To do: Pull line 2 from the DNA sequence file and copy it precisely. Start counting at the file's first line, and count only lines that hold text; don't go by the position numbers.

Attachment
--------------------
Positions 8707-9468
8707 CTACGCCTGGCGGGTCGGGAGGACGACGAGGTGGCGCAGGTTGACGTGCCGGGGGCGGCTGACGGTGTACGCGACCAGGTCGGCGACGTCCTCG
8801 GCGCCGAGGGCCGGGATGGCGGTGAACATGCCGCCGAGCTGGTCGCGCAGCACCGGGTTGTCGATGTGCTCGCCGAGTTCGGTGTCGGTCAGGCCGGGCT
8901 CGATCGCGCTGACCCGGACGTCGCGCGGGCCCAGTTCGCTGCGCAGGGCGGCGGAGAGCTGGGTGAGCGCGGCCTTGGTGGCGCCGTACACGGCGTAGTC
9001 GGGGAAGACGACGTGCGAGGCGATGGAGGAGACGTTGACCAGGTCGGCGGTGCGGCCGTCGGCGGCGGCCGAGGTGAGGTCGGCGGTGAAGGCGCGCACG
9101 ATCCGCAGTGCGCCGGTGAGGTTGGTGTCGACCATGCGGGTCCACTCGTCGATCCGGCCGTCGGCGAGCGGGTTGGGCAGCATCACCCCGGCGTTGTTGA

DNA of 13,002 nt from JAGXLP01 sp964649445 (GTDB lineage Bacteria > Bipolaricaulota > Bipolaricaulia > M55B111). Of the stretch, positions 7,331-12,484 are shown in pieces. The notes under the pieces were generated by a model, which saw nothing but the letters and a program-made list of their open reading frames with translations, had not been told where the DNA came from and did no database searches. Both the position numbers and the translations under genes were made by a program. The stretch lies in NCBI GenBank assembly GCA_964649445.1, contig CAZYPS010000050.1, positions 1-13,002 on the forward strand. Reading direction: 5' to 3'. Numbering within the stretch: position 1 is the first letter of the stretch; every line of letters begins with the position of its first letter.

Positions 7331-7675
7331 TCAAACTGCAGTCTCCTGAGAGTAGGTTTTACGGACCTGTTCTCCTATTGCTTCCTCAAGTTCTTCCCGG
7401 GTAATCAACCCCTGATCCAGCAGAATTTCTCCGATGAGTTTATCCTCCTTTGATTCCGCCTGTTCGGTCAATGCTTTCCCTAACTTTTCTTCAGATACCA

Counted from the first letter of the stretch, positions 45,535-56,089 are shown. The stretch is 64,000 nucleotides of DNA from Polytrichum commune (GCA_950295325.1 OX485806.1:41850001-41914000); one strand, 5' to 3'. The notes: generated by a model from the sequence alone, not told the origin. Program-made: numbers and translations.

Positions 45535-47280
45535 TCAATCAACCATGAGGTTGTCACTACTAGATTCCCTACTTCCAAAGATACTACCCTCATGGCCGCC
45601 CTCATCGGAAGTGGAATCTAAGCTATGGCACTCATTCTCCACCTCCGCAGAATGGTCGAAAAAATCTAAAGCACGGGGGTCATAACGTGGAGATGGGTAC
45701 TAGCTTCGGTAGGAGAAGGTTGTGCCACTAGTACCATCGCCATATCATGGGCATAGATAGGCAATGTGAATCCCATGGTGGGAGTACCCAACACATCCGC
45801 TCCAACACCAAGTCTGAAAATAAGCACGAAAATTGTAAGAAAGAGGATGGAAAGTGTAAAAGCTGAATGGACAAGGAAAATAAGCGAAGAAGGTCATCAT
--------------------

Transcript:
8707 CTACGCCTGGCGGGTCGGGAGGACGACGAGGTGGCGCAGGTTGACGTGCCGGGGGCGGCTGACGGTGTACGCGACCAGGTCGGCGACGTCCTCG